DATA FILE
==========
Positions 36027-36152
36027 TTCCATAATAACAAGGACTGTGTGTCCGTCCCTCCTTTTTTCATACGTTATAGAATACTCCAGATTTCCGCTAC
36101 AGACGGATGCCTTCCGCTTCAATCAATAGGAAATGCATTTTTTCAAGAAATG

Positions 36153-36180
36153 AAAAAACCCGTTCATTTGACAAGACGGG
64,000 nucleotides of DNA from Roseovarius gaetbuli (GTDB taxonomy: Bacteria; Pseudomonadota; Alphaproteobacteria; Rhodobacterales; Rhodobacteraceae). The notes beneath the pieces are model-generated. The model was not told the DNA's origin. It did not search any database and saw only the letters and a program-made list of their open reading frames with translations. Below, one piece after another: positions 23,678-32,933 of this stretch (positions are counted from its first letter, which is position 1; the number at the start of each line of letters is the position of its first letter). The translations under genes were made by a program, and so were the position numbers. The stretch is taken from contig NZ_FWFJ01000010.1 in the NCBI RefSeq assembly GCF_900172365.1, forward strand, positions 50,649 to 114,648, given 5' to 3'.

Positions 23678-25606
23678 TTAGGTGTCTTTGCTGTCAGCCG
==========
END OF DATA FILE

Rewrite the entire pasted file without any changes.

Positions 36027-36152
36027 TTCCATAATAACAAGGACTGTGTGTCCGTCCCTCCTTTTTTCATACGTTATAGAATACTCCAGATTTCCGCTAC
36101 AGACGGATGCCTTCCGCTTCAATCAATAGGAAATGCATTTTTTCAAGAAATG

Positions 36153-36180
36153 AAAAAACCCGTTCATTTGACAAGACGGG
64,000 nucleotides of DNA from Roseovarius gaetbuli (GTDB taxonomy: Bacteria; Pseudomonadota; Alphaproteobacteria; Rhodobacterales; Rhodobacteraceae). The notes beneath the pieces are model-generated. The model was not told the DNA's origin. It did not search any database and saw only the letters and a program-made list of their open reading frames with translations. Below, one piece after another: positions 23,678-32,933 of this stretch (positions are counted from its first letter, which is position 1; the number at the start of each line of letters is the position of its first letter). The translations under genes were made by a program, and so were the position numbers. The stretch is taken from contig NZ_FWFJ01000010.1 in the NCBI RefSeq assembly GCF_900172365.1, forward strand, positions 50,649 to 114,648, given 5' to 3'.

Positions 23678-25606
23678 TTAGGTGTCTTTGCTGTCAGCCG